The UN-backed court for the Khmer Rouge in Cambodia will deliver its last decision, capping 16 years of labour with a decision on the appeal of the last surviving regime leader from his conviction for genocide.
Khieu Samphan, a 91-year-old former head of state, will be judged by the tribunal, officially known as the Extraordinary Chambers in the Courts of Cambodia (ECCC), at 9:30 am (0230 GMT).
It will be the final decision made by the tribunal, which has spent more than $330 million and only brought charges against five Khmer Rouge officials, two of whom passed away during trial.
The hybrid court, which was established to try the senior members of the homicidal ultra-communist regime that killed about two million people between 1975 and 1979 through famine, torture, forced labour, and mass executions, was made up of both Cambodian and international judges.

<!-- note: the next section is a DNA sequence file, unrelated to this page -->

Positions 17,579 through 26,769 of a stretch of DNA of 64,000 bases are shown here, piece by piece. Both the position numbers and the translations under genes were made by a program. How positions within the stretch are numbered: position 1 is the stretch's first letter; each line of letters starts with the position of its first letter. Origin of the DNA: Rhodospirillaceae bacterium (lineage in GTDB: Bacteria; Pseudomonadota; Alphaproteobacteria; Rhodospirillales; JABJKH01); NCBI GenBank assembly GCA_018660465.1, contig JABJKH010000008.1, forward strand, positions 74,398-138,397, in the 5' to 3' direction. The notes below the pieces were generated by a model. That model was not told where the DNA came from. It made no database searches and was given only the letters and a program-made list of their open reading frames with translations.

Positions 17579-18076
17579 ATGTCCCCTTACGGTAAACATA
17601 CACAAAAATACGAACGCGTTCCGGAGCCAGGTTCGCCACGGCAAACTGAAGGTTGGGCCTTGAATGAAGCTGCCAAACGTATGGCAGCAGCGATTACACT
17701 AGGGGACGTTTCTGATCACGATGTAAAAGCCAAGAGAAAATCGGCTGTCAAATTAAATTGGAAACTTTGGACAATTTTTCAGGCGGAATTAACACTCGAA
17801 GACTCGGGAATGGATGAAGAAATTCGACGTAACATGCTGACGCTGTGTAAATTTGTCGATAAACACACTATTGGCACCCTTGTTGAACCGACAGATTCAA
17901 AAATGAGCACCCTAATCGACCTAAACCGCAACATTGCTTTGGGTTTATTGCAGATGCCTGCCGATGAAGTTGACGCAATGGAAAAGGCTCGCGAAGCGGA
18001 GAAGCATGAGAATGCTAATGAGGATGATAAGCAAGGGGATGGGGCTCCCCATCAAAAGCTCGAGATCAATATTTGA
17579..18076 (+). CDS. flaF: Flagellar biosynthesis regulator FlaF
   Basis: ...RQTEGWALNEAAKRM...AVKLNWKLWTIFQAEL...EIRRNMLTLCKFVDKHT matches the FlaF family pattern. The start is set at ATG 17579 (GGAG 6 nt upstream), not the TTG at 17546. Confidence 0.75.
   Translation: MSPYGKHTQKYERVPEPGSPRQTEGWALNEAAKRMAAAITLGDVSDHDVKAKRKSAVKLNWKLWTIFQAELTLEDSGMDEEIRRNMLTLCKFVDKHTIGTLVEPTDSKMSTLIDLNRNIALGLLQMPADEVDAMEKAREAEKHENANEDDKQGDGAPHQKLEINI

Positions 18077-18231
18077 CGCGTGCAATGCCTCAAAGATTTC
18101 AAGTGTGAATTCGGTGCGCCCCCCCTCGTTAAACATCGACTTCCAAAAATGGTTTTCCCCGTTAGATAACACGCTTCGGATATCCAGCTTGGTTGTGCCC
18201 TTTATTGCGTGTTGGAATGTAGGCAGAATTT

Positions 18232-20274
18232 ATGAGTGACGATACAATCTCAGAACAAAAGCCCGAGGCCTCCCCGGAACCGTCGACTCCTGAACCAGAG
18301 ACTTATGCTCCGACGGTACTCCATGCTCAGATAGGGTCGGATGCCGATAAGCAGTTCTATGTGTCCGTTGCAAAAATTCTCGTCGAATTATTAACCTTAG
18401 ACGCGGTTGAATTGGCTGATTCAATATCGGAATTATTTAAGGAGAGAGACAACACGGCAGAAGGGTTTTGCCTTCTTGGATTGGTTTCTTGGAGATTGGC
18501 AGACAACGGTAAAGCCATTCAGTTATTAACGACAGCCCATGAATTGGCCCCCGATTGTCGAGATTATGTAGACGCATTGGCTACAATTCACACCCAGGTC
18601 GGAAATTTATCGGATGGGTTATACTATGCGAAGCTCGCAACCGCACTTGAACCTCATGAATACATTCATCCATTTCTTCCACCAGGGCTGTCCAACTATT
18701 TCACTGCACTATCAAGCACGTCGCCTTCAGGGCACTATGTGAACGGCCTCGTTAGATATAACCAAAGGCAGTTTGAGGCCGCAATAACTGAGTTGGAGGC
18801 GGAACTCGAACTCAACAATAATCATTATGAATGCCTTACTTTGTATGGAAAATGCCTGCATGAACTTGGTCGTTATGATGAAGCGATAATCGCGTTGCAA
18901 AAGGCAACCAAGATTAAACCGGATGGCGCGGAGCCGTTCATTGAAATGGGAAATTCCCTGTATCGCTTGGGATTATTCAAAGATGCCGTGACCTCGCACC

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The “Brother Number One” of the regime, Pol Pot, passed away in 1998 before the court was established, thus he never had to face justice.
The verdict on Thursday marked “a new milestone for the ECCC in its aim to bring truth and justice to Khmer Rouge victims, those who perished, and survivors,” according to tribunal spokesman Neth Pheaktra.
(With inputs from agencies)
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